What began as Washington’s inadequate and fumbling response to Hurricane Maria has devolved into a major case of criminal negligence that threatens the survival of millions of Puerto Ricans. The U.S. military, with its new $700 billion budget approved by an 89-8 Senate vote (can we please have our gridlock back?), can play a deadly game of chicken flying warplanes on the North Korean coast. But in the critical first week after Hurricane Maria, why wasn’t it mobilized to clear the roads and get desperately needed relief to Puerto Rico’s stranded communities — or immediately establish emergency medical assistance for thousands of people in danger of dying without it? (See Rafael Bernabe’s article in this issue for the background of the crippling of Puerto Rico’s finances and economy under U.S. colonial rule, and his account of the hurricane’s aftermath posted at http://www.solidarity-us.org/node/5116. For a scathing critique of Trump’s indolent response to the hurricane disaster, see the New York Daily News, http://nydn.us/2fvcHRC.)
Trump couldn’t resist putting on full display the depths of his racism, lobbing rolls of paper towels into a San Juan audience, and his infantile attention span, announcing that FEMA won’t stay on the ground for the long term. It will be the outraged reaction of Puerto Rican communities in the island and the U.S. mainland, and solidarity with them, that will determine how this threat plays out.
Make no mistake, acts of resistance — and of basic human decency — are just the beginning of what will be needed to confront capital’s disasters. It’s absolutely critical that hundreds of people have poured into the streets of St. Louis in outrage over yet another unpunished police murder — Anthony Lamar Smith gunned down by officer Jason Stockley.
But if president Obama’s Justice Department declined to bring federal charges over the killing of Freddie Gray in Baltimore, there is surely no chance of the straight-up racist Sessions/Trump regime doing so in St. Louis or elsewhere. With the U.S. labor movement in its present sad condition unable to respond to these crimes, that job is left to the grassroots communities of color and anti-racist allies.
As for the Republican defund-and-destroy-Obamacare crusade, like Dracula it will rise again, both in the forthcoming budget battles and over Trump’s executive order to cancel federal subsidies for insurance. Bernie Sanders’ Medicare-for-all (single payer) Senate bill with its unprecedented 16 sponsors is a welcome development, and a sign of a rapidly growing movement. But right now, will it serve the Democrat leadership as a wedge issue to force a serious ongoing debate — or mainly a marketing promotion to hold their disillusioned progressive voting base in line for the 2018 midterm election season?
The anger and loathing in the first nine months of the Trump nightmare have staved off some of his worst agenda items — and these are not small achievements.
Spontaneous mass outpourings at airports killed the first attempt at Trump’s Muslim travel ban. After Charlottesville popular outrage, mass mobilizations and physical resistance have largely replaced the fascist “white nationalist” big show with small turnouts of ratlike neo-nazis huddling behind protective police lines.
Support for Trump has pretty much shrunk toward its irreducible hardcore base. There is no need to dwell on what the broad public knows, and the Republican leadership better than anyone — that Trump’s behavior is unlikely ever to be “normalized,” and that his affinity for dictators and thugs on the global stage is embarrassing even by the usual cynical norms of imperial conduct.
Whether Donald Trump might actually need a war or near-war to salvage his ill-gotten presidency, and how far he might be allowed to push the crisis with North Korea or Iran, is a truly scary question. (A statement “No Trump, No War, No Way” from Solidarity, the organization sponsoring Against the Current, is posted at http://www.solidarity-us.org/node/5094.)
Forcing the Issue
None of these considerations, important as they are, contradict the deeper reality that U.S. society and human civilization are being hammered by one disaster after another — calamities fundamentally driven by capitalist production, accumulation and politics.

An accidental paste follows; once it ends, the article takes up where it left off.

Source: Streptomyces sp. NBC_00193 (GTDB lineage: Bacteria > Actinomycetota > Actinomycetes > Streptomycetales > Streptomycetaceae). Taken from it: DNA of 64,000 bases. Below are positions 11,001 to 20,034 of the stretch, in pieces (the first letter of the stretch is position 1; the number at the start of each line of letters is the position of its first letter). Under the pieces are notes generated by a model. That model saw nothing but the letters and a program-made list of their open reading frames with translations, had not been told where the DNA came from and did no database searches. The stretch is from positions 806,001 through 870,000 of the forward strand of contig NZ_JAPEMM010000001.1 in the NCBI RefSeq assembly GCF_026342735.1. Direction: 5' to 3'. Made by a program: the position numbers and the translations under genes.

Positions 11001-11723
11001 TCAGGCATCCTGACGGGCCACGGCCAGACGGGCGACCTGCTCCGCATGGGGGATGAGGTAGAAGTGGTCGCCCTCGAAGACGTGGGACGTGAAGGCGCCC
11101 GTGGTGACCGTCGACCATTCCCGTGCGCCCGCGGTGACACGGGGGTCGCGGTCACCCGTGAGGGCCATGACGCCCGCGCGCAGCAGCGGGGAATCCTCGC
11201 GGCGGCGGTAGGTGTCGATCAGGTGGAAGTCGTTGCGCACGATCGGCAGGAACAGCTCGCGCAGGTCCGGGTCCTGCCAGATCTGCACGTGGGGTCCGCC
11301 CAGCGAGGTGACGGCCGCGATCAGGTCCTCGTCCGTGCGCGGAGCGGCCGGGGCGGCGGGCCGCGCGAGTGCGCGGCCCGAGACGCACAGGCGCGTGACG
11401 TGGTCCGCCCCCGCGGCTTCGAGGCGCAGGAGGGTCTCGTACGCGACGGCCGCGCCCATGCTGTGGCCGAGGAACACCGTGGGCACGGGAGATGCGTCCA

How many years have seen three consecutive monster storms like Harvey, Irma and Maria? Ten hurricanes and counting, for the first time since 1893, are only the Atlantic Basin side of the story. One-third of the country of Bangladesh, as well as big areas of India and Nepal, went underwater from monsoon rains that went way out of control, severely affecting more than 40 million people and directly killing over 1200. (http://wxch.nl/2ewb1KT)
The physics of the situation are not esoteric. Ocean waters are much warmer than historically normal, fueling the ferocity of storms. Warmer air holds more moisture, leading to massive increases in rainfall amounts and intensity. And in the case of Harvey, persistent high pressure to the north — a product of anomalies in jet stream currents keeping weather patterns in place longer than usual — kept the storm lingering over Houston, then back into the Gulf of Mexico for yet another landfall and enhanced havoc.
One might think that the impact on popular consciousness of such successive apocalyptic events should be cumulative. But high-level editorial decisions must have been taken not only at Fox News but at the “liberal” CNN and MSNBC and the “neutral” Weather Channel, that ”climate change” was not to be seriously discussed in the storm coverage, and if anyone mentioned it, quickly brushed aside as inappropriate or insensitive.
Climate chaos will produce ever more brutal tropical storm seasons and at the same time, more horrific wildfire seasons in the U.S. and Canadian West, less and thinner Arctic sea ice, permafrost melting and resulting methane releases, and other effects including accelerating northward movement of tropical parasites and the pace of species extinctions.
The only way of breaking this logjam is by powerful global environmental movements, rooted in the most heavily impacted communities and indigenous peoples’ struggles, that force the issue — as the magnificent mobilization against the Dakota Access Pipeline did this past year. Those fights don’t always win, but they put the crisis on the public agenda.
Not every ugly and tragic deportation can be blocked — most can’t, while the forces of racism and reaction hold power. Not every act of murderous police violence can be prosecuted — few will be, even when Democrats hold office, let alone the likes of Jeff Sessions. Not every ecocidal oil pipeline and fracking well can be stopped.
But they all must be protested, and called out for the racist and corporate crimes that they are. And the various protest movements — as they increasingly recognize, whether they’re about the planet or police or Palestine — must find ways to act together and in solidarity. The struggle to understand what our movements share in common is the necessary beginning of what’s needed to attack the root causes of capital’s spreading disasters.
November-December 2017, ATC 191